Surprises are fun. However, what’s most important is that you activate your cat’s prey drive. If you have a cat that’s at all food motivated, stop free-feeding. Instead, of leaving the kibble in a dish – teach your cat to roll around a little plastic ball called the Play ‘N Treat (available at pet stores). Each ball has a hole so food tumbles out when it’s rolled. Teach your cat how this works. Eventually, hide three or four of these balls around the house when you leave. Your cat will have to hunt for its meal. At first make the hiding places easy, and then, over time make it more of a challenge. Not only does kitty use his brains, he’s getting exercise, and Johnson-Bennett adds, “He’s being a real cat, he’s doing what comes naturally!”

You can also create a kitty food tray. Take a shoe box top and place as many golf balls as you can inside. Drop kibble or treats between the balls, and let kitty “fish” for goodies.

Many people with cats choose them as pets because they’re gone for long stretches, and assume cats are totally independent. This turns out not to be true. Cats are far more sociable that previously assumed.

Veterinary behaviorist Dr. Amy Marder of the American Society for the Prevention to Cruelty to Animals in New York City says, most cats would benefit greatly by the companionship of another cat, or a dog. Sure, it’s true, some cats aren’t good candidates for a roomie, such as 20 year old cat who has never lived with another cat, or a formerly outdoor cat who was chased by dogs. However, following gradual introductions, most cats prefer the companionship.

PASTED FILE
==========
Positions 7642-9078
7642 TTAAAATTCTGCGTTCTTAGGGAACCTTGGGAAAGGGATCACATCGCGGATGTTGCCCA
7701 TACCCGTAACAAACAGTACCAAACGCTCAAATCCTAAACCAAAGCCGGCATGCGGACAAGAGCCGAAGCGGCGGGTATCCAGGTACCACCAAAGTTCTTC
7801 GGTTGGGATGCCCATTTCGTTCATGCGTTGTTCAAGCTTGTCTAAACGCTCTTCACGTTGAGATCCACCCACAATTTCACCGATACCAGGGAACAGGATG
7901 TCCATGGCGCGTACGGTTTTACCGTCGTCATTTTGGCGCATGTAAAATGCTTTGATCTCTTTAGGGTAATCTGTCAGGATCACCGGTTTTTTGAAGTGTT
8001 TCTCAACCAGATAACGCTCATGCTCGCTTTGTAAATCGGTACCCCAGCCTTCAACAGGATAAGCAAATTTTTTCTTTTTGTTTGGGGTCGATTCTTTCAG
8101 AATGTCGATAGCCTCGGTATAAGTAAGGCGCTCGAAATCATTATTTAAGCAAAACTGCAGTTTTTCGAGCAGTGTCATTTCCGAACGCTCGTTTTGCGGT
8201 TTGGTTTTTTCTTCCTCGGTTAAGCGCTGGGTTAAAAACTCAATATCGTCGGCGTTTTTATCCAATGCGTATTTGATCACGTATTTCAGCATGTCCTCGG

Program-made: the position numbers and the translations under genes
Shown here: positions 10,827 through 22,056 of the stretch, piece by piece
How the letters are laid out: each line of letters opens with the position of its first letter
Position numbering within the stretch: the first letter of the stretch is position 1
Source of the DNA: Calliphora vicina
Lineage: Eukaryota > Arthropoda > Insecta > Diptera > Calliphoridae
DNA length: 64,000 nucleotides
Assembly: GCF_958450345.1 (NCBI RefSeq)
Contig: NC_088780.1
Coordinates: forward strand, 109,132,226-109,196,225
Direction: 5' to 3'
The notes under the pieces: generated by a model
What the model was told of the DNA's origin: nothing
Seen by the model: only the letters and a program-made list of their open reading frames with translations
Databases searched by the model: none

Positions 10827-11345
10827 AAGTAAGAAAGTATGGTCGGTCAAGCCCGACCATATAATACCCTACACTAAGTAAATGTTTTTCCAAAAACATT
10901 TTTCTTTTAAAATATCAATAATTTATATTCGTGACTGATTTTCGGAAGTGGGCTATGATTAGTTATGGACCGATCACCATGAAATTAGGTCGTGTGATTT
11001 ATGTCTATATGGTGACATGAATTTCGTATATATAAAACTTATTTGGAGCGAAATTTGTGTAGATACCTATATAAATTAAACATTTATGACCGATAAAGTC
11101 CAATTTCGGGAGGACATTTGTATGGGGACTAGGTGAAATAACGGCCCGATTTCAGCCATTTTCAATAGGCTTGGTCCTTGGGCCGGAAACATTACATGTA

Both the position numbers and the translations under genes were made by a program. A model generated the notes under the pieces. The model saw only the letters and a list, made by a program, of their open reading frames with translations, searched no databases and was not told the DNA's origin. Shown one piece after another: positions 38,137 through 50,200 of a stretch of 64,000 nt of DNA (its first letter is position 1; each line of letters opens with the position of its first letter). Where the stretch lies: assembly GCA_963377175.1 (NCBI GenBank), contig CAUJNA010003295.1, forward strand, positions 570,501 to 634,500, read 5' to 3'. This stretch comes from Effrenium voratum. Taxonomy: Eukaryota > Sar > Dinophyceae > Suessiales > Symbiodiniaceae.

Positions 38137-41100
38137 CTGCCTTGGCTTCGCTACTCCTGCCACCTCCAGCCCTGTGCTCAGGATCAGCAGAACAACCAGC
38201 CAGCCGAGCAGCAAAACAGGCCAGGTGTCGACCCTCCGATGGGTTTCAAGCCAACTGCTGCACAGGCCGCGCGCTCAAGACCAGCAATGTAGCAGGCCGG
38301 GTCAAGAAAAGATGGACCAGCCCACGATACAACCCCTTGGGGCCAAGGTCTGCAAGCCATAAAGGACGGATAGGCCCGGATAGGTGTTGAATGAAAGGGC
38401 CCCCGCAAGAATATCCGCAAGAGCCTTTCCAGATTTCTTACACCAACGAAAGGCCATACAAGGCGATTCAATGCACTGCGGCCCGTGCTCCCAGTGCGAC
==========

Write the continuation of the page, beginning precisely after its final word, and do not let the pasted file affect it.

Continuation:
If this option is beyond your budget or you feel you don’t have the time for another cat or a dog, at least get a pet for your cat. Choices include a lizard, fish or a small mammal such as Guinea pigs, gerbils, even rats.

Dr. Nicholas Dodman, director of behavior at Tufts University School of Veterinary Medicine – North Grafton, says his he noticed a change in his cats’ behavior when Miss Brown and Sniffy – his daughter rats – were introduced. “The cats check them out every day,” he says. “It’s become a very important part of the cats’ lives, and I was surprised to see how much the cats have perked up.” Of course, this means a commitment to care for your cat’s pet, and to insure their enclosures are cat-proof so the cat’s pet doesn’t become an hors d’ouvre.

If you’re not into feeding real fish, check out those lamps containing water and artificial fish that move when the lamp is turned on. “The secret isn’t to spend lots of money and buy your cat 100 toys,” says Johnson-Bennett. “Realize the same old mouse toys become dead prey – that’s boring. Rotate the toys, and try to match the kinds of toys appropriate for your cats’ personality.”

Note: This article is copyrighted by Steve Dale and can be used as source material and for reference only. It cannot be reprinted verbatim. Please contact Steve Dale at [email protected] if you have any questions.